Enter the Whist performance space at Carriageworks and guides invite you to move around and inspect the sculptures placed around the room. You walk around touching black and cream, marble-like material shaped into cubes and strangely curved objects. Some appear partially submerged under the floor.
The show is created by the UK-based experimental dance company AΦE in consultation with a psychoanalyst from the Freud Museum, so perhaps they are supposed to be visual representations of the unconscious, the ego, and superego. Who’s to say? It doesn’t particularly matter, because they really only take on a meaning when the next part of the show begins.
The guides return and fit you with goggles and headphones and you move around again looking for the real-life counterparts to the objects that pop up on your screen. Find a match and a 360-degree film starts, each one based on stories from Freud’s real life case studies. As you look around the scenes, the eye set monitors your eye movements.
I was reminded of the eye tracking technology used by online sites, as well as the scenario imagined in Veronica Roth’sDivergent novels, where teenagers are put through a virtual reality test that gauges their responses to determine the tribe they will belong to. You’ll be relieved to know the stakes aren’t as high here, but if like me you tend to an anxious disposition you might feel unnerved that the usual voyeurism of theatre is now heading in both directions. As you look around the Whist artists and analysts are, apparently, looking into your mind.
What you don’t look at is apparently as important as what you do look at. In a decayed room, a picture on the wall shows a reclining nude: if I look too long at the triangle of pubic hair will I be diagnosed as a weirdo? If I don’t look, will I come out as a repressed prude? What if I linger too long on that blood? Will they think I’m a serial killer in the making? The immersive scenes are curious and low level disturbing, and they also pass swiftly – I could easily have stayed longer in this strange world. At the end a number pops up on your screen. You return your headphones and goggles to guides, who have now become fortune tellers standing behind a bench laid out with cards. You pick one, write your number on the back so you can later follow the directions to a website to find your reading.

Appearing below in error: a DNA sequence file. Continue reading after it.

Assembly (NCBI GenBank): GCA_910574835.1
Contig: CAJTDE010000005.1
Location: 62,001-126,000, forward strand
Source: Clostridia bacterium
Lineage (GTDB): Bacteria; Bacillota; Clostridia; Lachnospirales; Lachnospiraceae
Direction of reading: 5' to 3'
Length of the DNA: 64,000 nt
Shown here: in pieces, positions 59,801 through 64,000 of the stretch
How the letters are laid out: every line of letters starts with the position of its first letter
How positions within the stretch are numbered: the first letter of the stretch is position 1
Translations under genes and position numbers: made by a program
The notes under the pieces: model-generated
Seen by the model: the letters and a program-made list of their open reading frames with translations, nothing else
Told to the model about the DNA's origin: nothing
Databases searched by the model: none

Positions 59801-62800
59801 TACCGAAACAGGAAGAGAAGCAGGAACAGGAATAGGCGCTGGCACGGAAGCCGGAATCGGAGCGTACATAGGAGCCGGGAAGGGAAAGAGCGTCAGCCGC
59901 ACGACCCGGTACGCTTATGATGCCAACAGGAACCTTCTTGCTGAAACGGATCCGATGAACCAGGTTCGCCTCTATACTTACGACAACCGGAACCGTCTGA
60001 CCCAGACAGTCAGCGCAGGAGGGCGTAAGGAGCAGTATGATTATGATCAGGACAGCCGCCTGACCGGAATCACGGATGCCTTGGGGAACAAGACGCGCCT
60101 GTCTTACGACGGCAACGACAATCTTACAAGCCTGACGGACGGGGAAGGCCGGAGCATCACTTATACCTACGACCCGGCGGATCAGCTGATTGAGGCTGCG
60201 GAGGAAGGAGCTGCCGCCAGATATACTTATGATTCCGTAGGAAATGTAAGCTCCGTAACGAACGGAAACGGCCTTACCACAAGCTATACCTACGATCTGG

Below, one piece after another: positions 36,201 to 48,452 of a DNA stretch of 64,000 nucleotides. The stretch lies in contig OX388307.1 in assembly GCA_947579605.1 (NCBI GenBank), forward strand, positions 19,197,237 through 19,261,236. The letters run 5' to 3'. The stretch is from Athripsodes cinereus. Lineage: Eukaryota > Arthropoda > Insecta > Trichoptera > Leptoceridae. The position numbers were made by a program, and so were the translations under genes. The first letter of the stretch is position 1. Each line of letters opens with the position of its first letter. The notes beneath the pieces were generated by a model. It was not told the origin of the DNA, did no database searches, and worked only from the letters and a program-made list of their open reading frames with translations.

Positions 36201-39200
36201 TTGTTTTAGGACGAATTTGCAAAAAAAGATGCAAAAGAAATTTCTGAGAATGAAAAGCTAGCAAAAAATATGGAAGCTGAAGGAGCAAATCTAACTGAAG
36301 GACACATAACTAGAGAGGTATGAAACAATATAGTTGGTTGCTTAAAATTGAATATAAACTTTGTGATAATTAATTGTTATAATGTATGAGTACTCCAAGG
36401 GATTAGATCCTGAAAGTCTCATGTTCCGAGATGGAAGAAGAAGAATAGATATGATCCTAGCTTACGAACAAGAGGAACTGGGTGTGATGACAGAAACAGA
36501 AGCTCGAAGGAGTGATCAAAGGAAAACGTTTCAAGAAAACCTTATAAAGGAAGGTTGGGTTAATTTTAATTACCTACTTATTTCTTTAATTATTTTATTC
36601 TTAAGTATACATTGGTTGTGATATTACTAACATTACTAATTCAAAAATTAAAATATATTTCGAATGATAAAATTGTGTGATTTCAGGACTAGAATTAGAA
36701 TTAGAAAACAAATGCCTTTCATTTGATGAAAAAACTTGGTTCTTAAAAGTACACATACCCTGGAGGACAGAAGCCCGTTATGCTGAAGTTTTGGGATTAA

As it turns out I have some issues around … triangles and square frames. I wasn’t too surprised, but I wished the psychoanalysts could have followed me after the show to diagnose further deep disturbances. Visiting the bathroom I promptly lost my card and my cloakroom pass. I briefly panicked until I realised it was just really really dark and I found them again.
Outside, I immersed myself in the Saturday morning markets. I was so busy focussing on the goats milk halloumi stand and the bunches of dahlias for sale, I didn’t see the hole in the ground. I tripped and fell face down, traumatising every member of inner city Sydney’s aging hipster population with a flash of Saturday morning underpants.
At the train station I realised I’d left my travel pass locked in the car, now parked at home. Even without a professional diagnosis I’m clearly currently performing well above average in the human mess competition. But don’t let that deter you: this show is a treat for the voyeur in all of us. And it will happily feed the narcissist that – if we’re being honest – lurks somewhere in most all of us too.
This review was first published on Daily Review on 14 January 2018
The opening scenes of Circus Oz’s Model Citizens poke fun at suburban conformity. The cast dresses in a uniform hospital blue colour, three members return as ballet-dancing sheep, and it wraps up with a satirical song by Freyja Edney about buying into organic food and tolerating diversity but not wanting it in ‘my backyard’. Entering the scene early on is the pink haired, tattooed non-conformist Mitch Jones, who is stripped of his colourful outfit by the rest of the cast and dragged into the blue team, where the life of a citizen means being tied in literal and metaphorical knots and straight jackets.